When determining what happens to your assets, business, estate, and finances after you pass away or retire, many people think that creating a will can cover everything they are concerned about. However, a will only has so much power. If you are concerned about what will happen to your business and your estate after you retire or pass away, it is imperative that you discuss your options with an attorney to come up with the best options for you. The two mains options that you will likely work on are your business succession plan and your estate plan. Having two distinct plans for your business and your estate can set you up for a comfortable retirement and ensure that the details of your plans are dealt with in a way that you pre-determined. For more information, read on about the difference between developing a business succession plan and an estate plan.
What Is a Business Succession Plan?
When you develop a business succession plan, you are identifying ways that your business can successfully carry on after you have passed away or retire. In doing so, you want to know how the business can be successful. You can assess internal candidates you believe would be a good fit for keeping up your business, or determine if there are family members you would entrust to do so. You want to make sure that who you put in charge has a vision for this business that aligns with yours. On the other hand, you might choose to sell your business to provide safety and security for your family. Choosing which option is right for you and your business is vital when establishing your plan.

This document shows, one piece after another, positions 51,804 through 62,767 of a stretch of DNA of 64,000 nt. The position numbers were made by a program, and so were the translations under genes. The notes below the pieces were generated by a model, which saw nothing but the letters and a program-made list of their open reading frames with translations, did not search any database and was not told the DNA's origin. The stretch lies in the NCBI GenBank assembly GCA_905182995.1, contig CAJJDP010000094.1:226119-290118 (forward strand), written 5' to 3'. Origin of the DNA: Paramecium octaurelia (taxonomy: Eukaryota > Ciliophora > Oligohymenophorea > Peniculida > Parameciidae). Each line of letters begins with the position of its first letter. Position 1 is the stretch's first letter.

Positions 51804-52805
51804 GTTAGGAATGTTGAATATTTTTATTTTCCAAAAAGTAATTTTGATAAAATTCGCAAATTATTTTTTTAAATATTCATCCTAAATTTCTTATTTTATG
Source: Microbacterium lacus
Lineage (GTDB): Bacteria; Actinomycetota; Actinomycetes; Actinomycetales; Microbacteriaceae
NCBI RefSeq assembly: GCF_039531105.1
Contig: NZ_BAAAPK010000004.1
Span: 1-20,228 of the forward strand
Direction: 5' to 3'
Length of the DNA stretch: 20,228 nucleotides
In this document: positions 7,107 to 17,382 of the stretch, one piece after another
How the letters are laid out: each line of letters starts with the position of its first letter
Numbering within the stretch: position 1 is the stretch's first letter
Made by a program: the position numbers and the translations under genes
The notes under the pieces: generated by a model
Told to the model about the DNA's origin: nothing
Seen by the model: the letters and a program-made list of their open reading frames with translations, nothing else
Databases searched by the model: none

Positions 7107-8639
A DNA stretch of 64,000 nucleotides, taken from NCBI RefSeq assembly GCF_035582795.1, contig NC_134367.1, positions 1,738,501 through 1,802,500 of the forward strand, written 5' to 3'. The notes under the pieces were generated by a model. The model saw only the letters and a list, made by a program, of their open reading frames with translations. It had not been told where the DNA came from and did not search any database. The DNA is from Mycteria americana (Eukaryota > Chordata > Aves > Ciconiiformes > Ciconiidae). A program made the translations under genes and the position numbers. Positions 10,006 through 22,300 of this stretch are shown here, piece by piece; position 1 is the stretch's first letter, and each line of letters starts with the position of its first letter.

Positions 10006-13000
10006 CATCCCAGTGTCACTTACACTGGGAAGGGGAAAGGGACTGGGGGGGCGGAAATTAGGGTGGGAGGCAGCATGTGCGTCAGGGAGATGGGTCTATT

If you do not have a business succession plan, your business will not have a clear direction especially if a leader has not been named. It can also create an environment of distrust and disloyalty if employees feel that their job security is at risk.
What Is an Estate Plan?
Many people hear “estate planning” and believe that this is only for the richest of the rich. However, almost everyone has estate of some kind. Estate can be
- Your Home
- Other Real Estate Properties
- Your Car
- The Money in Your Bank Accounts
- Possessions, and
When you plan for your estate, you are deciding who you want to receive which items after you die. Perhaps you want your spouse to get your home, your daughter to get your car, and your immediate family to get what is in your checking and savings accounts. Planning your estate can ensure your family members get what they need after you pass away or are disabled, and it can even name a guardian if you have minor children.
Without an estate plan, your family could pay high probate court costs, family disputes can arise, and it might delay when your estate is delivered to your family.
What Can I Do?
Clearly, estate planning and business succession planning are two entirely different things. However, being prepared on both accounts can save you and your family a great deal of stress and heartache. If you need help navigating these topics, speak with a business lawyer Danbury, CT trusts today who can help with your future planning.
Thank you to our friends and contributors at Sweeney Legal for their insight into business succession and estate planning.